Mathematical Sciences - PhD Dissertation Presentation - "Bayesian Analysis of Unrelated Question Design for Multiple Sensitive Questions from Small Areas" by PhD Candidate Yuan Yu

Tuesday, November 20, 2018
9:30 am to 11:30 am
Floor/Room #: 
311

PhD Dissertation Proposal Presentation by Yuan Yu

Title: Bayesian Analysis of Unrelated Question Design for Multiple Sensitive Questions from Small Areas

Abstract: Elicitation of answers from sensitive questions is a delicate issue, and even questions about basic demographics (e.g., age, race, sex) can be offensive or stigmatizing to some people. In sample surveys with sensitive questions, randomized response techniques have a huge advantage in estimating population quantities (e.g., proportion of people cheating on their tax returns) because they can reduce the bias caused by non-response or untruthful response, a measurement error.
The unrelated question design for estimating a single sensitive proportion is well studied and it is more efficient than Warner’s original mirrored question design with the same sample size. Researchers have developed other techniques that are more efficient than the unrelated question design. However, these designs rely on large sample sizes to get admissible estimates and there are limited discussions about applications on data from small areas or clusters. Bayesian methods work well because they allow pooling of data from desperate areas and, moreover, they can utilize important prior information. On the other hand, few discussions have been made exploring the benefits of a combined design involving multiple items (e.g., two sensitive questions) under the Bayesian scheme. Therefore, in our study, given binary response data from two or more sensitive questions from many small areas, we use a hierarchical Bayesian Dirichlet-multinomial model with latent variables to estimate the sensitive proportions.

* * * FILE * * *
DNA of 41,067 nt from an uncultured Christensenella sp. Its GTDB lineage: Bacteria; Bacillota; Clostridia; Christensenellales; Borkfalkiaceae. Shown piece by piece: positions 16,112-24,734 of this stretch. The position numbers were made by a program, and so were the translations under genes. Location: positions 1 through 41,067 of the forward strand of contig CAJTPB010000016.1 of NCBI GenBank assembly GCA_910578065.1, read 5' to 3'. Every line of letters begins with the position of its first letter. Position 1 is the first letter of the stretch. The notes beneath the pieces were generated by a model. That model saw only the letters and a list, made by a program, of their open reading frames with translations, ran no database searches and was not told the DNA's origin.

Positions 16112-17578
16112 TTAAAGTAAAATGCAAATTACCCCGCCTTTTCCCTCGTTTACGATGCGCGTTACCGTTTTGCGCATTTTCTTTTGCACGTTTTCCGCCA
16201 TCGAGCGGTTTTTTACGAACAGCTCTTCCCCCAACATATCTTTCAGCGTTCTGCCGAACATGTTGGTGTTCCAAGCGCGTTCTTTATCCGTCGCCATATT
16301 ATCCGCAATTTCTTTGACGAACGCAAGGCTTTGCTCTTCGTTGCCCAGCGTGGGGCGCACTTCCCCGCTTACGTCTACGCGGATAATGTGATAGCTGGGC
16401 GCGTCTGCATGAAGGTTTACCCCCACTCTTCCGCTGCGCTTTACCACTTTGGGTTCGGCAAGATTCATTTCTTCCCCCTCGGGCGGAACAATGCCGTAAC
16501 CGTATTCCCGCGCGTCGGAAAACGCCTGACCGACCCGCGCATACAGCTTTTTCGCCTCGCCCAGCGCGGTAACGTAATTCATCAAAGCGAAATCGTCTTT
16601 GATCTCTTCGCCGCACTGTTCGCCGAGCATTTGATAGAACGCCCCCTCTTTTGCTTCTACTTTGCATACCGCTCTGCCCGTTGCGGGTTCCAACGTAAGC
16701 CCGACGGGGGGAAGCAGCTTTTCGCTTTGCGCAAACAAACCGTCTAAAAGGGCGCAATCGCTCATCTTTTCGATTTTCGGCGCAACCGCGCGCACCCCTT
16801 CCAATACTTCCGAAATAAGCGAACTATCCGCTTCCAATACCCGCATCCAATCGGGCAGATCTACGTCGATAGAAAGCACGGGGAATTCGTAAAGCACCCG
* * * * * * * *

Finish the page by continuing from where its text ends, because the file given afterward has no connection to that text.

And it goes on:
There are difficulties in running Markov chain Monte Carlo methods for this type of models in which latent variables must be introduced. However, a very clever blocked Gibbs sampler is used to get samples from the joint posterior density and the posterior distributions of finite population proportions can be obtained. We validate this procedure using surrogate data from the third National Health and Nutrition Examination Survey. We also provide a simulation study to investigate the effect of increasing the number of areas and the effect of increasing the correlation between the sensitive items. When there are a large number of areas, our procedure is computationally intensive.
Therefore, to make our procedure more useful, we propose using an integrated nested normal approximation to do the computation. It is expected that this new procedure will be much faster than the exact method and, moreover, it is as accurate as the exact method. We will explore these two scenarios.